Special Event Planning Tips

It’s not enough to identify similar events as possible conflicts, but those that have a regular following and might draw some of the same crowd.

Cox mentions an Earth Day that coincided with the aforementioned Melbourne Art Show that was held 20 miles from the art show. Even though there wasn’t a competing environmental event, the art show drew that demographic because it’s a tried and true known quantity.

Cox also mentions a special baseball event he attended that had the misfortune of being staged simultaneously with an outdoor Lynyrd Skynyrd concert.

“There was blaring music, you’re trying to play a baseball game, and you couldn’t hear the mike because the music was so loud, which was actually pointed at the other stadium. Two different venues going on at the same time, and boom! That was crazy,” says Cox.

The best thing to do is constantly network and stay in touch with as many people as possible who can keep you in the loop and provide direction where needed.

“In a metro area it’s a little different than a rural area, where the majority of attendance is going to come from an immediate vicinity,” says Art Anselene, parks and recreation director for the town of Herndon, Va. Herndon runs an annual festival that’s one of the biggest in the area.

“We attract an audience from the Washington, D.C. area and people from other states. While the largest majority comes from a five-mile radius, we have multiple other communities in the area. We are working with multiple jurisdictions on event scheduling so that we’re not competing with each other for vendors and entertainment — not only other parks and rec departments, but other cities and organizations.”

Event coordination is the proverbial two-headed dragon. Both heads –- representing internal and external coordination -– demand equal vigilance.

“Make sure there’s a good vision about the purpose of the event. How are you partnering with other groups to carry on an event? Are there clear guidelines with the roles and responsibilities of each group you’re partnering with so that there are no misunderstandings in the process?” comments Anselene.

“When you put on an event, it certainly effects a number of different departments and organizations within a community. Make sure everyone is involved in the process and knows exactly what’s going on, whatever changes you work through the process, and make sure everybody has a buy-in to what you propose to do and how you propose to do it so it doesn’t become a surprise to anyone.”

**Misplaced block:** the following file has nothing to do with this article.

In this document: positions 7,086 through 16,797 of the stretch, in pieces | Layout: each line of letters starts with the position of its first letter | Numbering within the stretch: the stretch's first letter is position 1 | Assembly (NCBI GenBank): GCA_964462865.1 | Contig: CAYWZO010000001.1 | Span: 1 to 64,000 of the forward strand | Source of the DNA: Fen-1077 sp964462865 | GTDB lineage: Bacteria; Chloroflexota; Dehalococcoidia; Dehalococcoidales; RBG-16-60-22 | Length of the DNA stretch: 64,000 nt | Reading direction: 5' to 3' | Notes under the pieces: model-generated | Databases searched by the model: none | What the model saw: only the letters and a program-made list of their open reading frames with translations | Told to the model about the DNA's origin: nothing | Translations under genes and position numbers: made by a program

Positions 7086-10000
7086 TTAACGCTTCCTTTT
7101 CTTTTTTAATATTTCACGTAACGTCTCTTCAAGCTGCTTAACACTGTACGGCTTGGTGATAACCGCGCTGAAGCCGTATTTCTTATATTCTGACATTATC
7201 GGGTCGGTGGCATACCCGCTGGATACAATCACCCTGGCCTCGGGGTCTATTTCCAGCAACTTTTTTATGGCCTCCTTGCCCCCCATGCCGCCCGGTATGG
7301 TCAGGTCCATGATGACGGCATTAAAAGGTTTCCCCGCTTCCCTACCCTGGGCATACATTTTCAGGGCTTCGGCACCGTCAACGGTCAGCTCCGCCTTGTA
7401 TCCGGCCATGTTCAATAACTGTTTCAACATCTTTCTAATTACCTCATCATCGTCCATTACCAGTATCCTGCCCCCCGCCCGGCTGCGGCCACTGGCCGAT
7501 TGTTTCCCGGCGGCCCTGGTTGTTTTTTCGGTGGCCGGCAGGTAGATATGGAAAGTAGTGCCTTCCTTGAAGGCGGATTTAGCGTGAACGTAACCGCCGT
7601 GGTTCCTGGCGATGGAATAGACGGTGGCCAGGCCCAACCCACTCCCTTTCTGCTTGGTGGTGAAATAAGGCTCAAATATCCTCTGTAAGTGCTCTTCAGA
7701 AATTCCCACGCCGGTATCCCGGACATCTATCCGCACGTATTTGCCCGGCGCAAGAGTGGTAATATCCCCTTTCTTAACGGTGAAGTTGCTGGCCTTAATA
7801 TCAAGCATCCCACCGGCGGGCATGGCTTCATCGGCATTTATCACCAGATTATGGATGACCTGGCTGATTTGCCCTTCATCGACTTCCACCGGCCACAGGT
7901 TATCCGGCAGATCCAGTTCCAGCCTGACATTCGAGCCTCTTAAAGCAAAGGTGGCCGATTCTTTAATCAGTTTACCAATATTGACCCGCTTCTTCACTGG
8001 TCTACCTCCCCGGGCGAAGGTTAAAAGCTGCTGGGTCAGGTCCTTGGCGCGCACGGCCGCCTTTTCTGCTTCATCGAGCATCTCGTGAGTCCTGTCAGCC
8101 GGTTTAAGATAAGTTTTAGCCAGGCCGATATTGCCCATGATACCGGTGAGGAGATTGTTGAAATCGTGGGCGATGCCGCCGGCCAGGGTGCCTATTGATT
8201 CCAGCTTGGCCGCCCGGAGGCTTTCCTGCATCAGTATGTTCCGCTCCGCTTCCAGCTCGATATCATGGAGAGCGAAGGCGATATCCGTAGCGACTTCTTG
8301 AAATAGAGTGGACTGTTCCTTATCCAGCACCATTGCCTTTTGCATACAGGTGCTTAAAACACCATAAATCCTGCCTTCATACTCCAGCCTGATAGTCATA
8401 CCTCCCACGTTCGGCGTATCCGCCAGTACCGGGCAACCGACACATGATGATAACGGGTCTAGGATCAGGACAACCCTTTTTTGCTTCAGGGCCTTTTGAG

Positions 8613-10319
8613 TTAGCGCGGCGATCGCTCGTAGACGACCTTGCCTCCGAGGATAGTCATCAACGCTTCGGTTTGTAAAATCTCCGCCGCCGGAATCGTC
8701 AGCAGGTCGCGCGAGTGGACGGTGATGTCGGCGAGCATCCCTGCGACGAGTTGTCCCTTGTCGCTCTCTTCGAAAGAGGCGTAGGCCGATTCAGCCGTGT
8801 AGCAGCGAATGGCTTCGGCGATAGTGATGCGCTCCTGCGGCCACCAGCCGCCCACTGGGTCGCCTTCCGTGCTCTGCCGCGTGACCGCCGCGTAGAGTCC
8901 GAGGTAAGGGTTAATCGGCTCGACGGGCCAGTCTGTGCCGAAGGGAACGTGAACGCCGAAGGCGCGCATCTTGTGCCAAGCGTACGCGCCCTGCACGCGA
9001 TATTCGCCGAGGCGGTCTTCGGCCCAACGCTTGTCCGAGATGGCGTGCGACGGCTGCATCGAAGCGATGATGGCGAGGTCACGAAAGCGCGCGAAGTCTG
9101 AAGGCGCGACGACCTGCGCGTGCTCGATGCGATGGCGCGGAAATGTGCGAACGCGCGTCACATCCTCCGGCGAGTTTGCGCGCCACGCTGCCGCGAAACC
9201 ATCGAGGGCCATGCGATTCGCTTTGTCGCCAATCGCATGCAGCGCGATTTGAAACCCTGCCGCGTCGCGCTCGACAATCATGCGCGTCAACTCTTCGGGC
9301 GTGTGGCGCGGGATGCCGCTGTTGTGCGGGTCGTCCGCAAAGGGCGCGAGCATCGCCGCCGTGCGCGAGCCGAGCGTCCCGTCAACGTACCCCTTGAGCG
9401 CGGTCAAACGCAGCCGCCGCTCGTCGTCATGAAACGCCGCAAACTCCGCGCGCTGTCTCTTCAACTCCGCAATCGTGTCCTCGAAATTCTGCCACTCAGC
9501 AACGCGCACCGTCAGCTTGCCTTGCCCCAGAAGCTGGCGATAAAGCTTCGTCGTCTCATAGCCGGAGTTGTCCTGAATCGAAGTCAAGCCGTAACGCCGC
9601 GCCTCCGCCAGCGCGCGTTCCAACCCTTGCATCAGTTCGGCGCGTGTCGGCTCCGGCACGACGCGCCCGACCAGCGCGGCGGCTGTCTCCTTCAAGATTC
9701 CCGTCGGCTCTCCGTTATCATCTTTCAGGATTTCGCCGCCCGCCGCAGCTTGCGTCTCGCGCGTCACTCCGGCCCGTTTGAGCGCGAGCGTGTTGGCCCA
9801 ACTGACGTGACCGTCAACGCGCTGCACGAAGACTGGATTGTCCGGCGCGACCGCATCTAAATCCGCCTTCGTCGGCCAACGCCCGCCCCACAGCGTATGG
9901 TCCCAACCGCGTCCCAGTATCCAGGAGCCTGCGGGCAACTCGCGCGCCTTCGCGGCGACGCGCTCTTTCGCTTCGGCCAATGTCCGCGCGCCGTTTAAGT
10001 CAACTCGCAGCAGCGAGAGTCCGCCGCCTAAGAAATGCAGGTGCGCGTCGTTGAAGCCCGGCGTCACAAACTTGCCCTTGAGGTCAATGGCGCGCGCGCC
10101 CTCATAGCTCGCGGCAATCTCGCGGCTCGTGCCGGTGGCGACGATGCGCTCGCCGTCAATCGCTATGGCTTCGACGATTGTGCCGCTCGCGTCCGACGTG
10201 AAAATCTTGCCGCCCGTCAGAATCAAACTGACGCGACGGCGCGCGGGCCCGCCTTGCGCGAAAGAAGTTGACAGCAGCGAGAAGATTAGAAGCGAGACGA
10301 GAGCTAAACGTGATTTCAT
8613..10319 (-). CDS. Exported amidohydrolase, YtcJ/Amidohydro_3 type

Coordinating with all city departments is an absolute must. Police, fire and other emergency services need to be completely comfortable with the logistics.

Perhaps rule number one is to make sure there’s more than one route of access to the event. Find that balance between too few and too many. And don’t forget to have plenty of bathrooms.

Don’t forget about sponsors. San Gabriel’s Anderson set up a gold, silver and bronze sponsorship system based on how much each sponsor gives. It helped alleviate any sponsor confusion about what they were supposed to give and what they got for their money.

“The highest level was $300 and over, which included their logo on our t-shirt. If you just ask people to give, they’re willing to give, but they don’t know what to give, so it’s good to have some set levels of what they can attain. They want to know what they’re going to get for their money,” says Anderson.

Begin at the End

A continuous refrain from these special event planning veterans –- Anderson, Anselene and Cox –- is the importance of doing immediate evaluation after the event to make next year’s event better. Evaluate, then document and save that documentation for future reference.

“You have to do the evaluation right away when the event is still fresh on your mind. A month down the road you’ve had three other major things events happen and it’s hard to remember specifics. If you can at least jot down suggestions — what worked and what didn’t work — so that a year later, when you’re ready to do the event again, come back a year later you’re able to somewhat remember what happened,” says Anderson.

“I typically write up a description of the event itself and the key people involved — volunteers and sponsors. We list specifics on sponsors, registration, how the date worked for us, and so on.”

The Town of Herndon has an eight-inch-thick manual documenting all previous Herndon Festivals. The manual is divided up by each year, and further subdivided within each year by each aspect of festival operation — police, logistics, entertainment, each committee, carnival, food vendors, arts and crafts, business expo, shuttle bus service and so on.

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